“Affect” their brains quickly became “enhanced” them (even if the enhancement happened “inadvertently,” as the revised headline of the Tech Review article clarified). But although some variants of CCR5 may improve cognition, the alterations He made to the twins’ genomes introduced mutations that have never been seen before; the effects are still completely unknown. Even Silva agreed that the effects of these particular mutations on the girls’ brains could not be predicted, and “that is why it should not be done.”

Regalado was careful to state that there is no evidence He’s edits were intended to enhance intelligence. However, he pointed out that He clearly knew about the link between CCR5 and cognition in mice. He was asked about it specifically on the stage in Hong Kong; he acknowledged being aware of the study but said that it needed further research—and added that he was against enhancement. But some critics following the story speculate that his choice to target CCR5 seemed a little too coincidental and that the goal of enhancing intelligence seemed much more plausible than his stated goal of creating immunity to HIV. Silva himself noted that He’s actions aligned rather too well with the aims of certain “figures in Silicon Valley and elsewhere who have … an unhealthy interest in designer babies with better brains.”

On Twitter, many readers called out the original Tech Review headline for being too sensational, which is a good sign given the need for critical thinking about this case. But tempering the headline didn’t stop other publications from making even wilder claims about He’s “true” intentions.

The way the story was picked up and exaggerated makes it clear that our culture has a strong appetite for the idea that gene-edited children would have enhanced intelligence. This is yet another argument for why we absolutely should be concerned about the prospect of designer babies, despite scientists’ frequent reassurances that intelligence is too complex a trait to engineer.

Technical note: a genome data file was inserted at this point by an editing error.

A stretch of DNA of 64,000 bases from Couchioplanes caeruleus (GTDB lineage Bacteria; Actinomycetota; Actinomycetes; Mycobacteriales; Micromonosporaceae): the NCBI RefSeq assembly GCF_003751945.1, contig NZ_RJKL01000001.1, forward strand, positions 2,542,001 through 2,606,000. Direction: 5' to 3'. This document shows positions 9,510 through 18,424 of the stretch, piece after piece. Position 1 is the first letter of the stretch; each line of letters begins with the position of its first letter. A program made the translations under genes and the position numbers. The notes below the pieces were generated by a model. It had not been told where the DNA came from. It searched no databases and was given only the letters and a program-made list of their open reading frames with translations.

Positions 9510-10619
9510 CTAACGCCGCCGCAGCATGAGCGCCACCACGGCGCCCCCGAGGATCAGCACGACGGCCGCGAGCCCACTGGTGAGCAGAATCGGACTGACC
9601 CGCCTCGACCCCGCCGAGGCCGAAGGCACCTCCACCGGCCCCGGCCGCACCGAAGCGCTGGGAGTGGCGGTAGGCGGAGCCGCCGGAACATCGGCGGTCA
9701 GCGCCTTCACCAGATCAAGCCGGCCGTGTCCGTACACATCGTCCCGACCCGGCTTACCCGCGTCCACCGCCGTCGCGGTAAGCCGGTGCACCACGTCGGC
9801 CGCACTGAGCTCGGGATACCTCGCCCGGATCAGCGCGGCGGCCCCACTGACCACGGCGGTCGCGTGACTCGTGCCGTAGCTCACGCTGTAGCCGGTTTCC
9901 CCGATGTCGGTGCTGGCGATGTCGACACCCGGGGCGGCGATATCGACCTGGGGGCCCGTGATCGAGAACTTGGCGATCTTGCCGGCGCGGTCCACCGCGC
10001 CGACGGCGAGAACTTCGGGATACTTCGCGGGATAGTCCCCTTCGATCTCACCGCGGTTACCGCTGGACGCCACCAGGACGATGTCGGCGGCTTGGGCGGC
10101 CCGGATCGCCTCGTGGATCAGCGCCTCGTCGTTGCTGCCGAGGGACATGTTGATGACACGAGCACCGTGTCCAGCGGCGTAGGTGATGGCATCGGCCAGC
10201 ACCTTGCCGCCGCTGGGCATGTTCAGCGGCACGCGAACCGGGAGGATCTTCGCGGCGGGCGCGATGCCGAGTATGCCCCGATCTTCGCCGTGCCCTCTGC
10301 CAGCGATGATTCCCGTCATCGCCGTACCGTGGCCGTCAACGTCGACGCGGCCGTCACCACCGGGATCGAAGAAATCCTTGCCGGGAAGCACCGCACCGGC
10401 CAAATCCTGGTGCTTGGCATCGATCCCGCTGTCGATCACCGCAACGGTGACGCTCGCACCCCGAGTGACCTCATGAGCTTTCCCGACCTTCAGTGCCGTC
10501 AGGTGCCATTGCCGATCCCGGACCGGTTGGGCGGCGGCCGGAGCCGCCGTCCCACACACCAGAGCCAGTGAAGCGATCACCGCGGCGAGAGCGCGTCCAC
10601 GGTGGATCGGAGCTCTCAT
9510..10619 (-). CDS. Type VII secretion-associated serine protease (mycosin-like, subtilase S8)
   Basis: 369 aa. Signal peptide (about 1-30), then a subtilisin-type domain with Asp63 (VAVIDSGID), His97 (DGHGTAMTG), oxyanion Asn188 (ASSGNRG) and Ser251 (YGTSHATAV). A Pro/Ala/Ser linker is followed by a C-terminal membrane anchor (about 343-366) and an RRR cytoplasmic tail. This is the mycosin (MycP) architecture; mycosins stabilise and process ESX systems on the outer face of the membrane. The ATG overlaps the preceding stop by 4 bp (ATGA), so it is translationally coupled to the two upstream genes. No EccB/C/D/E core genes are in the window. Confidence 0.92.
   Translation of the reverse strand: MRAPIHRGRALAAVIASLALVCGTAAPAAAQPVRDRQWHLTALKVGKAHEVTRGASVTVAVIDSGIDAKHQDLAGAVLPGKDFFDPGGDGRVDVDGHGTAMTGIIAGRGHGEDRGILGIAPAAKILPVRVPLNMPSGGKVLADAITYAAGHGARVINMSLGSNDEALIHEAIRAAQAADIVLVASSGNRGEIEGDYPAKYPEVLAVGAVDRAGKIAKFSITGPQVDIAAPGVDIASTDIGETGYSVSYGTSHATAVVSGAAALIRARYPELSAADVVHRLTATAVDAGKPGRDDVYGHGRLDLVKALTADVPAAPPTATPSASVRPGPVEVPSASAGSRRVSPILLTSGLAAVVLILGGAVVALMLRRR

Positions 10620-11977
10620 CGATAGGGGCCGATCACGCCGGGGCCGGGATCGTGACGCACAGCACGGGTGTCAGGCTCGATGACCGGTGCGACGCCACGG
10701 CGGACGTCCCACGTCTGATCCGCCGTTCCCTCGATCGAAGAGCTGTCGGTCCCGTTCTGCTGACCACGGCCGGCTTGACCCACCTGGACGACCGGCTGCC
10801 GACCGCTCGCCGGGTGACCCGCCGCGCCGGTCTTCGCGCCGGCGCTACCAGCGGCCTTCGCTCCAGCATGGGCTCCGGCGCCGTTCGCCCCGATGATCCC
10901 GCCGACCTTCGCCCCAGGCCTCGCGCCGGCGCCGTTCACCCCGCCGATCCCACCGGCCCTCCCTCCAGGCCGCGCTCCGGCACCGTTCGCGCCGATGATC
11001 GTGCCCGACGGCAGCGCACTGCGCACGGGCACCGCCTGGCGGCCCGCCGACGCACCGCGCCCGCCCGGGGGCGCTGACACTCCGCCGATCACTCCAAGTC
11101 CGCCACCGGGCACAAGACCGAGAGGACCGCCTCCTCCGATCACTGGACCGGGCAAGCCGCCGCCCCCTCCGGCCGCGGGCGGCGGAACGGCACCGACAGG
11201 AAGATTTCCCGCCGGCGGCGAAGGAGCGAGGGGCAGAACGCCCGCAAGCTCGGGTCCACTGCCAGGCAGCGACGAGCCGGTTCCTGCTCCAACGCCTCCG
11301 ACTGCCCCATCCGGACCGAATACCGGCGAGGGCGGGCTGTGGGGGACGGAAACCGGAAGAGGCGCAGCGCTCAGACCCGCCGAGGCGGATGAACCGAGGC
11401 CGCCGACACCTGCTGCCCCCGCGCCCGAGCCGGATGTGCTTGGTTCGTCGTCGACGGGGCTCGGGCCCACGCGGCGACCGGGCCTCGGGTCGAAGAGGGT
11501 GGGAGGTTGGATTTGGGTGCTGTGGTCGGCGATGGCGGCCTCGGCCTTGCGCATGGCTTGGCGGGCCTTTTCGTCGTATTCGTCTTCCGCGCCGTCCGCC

Recently, a less sensational but potentially more damaging narrative emerged: The gene-edited twins are probably fine. One headline asked (and answered), “Will gene-edited babies be healthy? Probably, but nobody knows.” The article went on to assert, without evidence: “Many scientists agree that the girls will probably be healthy.” A few days later, in The Guardian, biologist Nessa Carey stated in an interview that “both girls will probably be fine.” The statement seemed to be a throwaway line in a lament about how He’s experiments have set back the project of “building societal acceptance” for gene editing.

Let’s be clear: Despite everyone’s strong hopes that the girls are well despite being the subject of irresponsible human experimentation, no one knows the status of their health at this point or what problems may emerge in the coming years. This is one of the most compelling reasons why germline experiments on humans are so unconscionable. No one knows the effects, and anyone who claims to know is speculating.

In the end, casual assertions that Lulu and Nana will be fine—in the absence of any evidence that this is true—may turn out to be even more pernicious than sensationalized claims about super-intelligent designer babies. As we watch, reckless experiments exposing actual humans to grave risk are being normalized, while concerns are dismissed with a shrug and empty reassurances that it will “probably all work out.” We owe it to Lulu and Nana, and ourselves, to do better.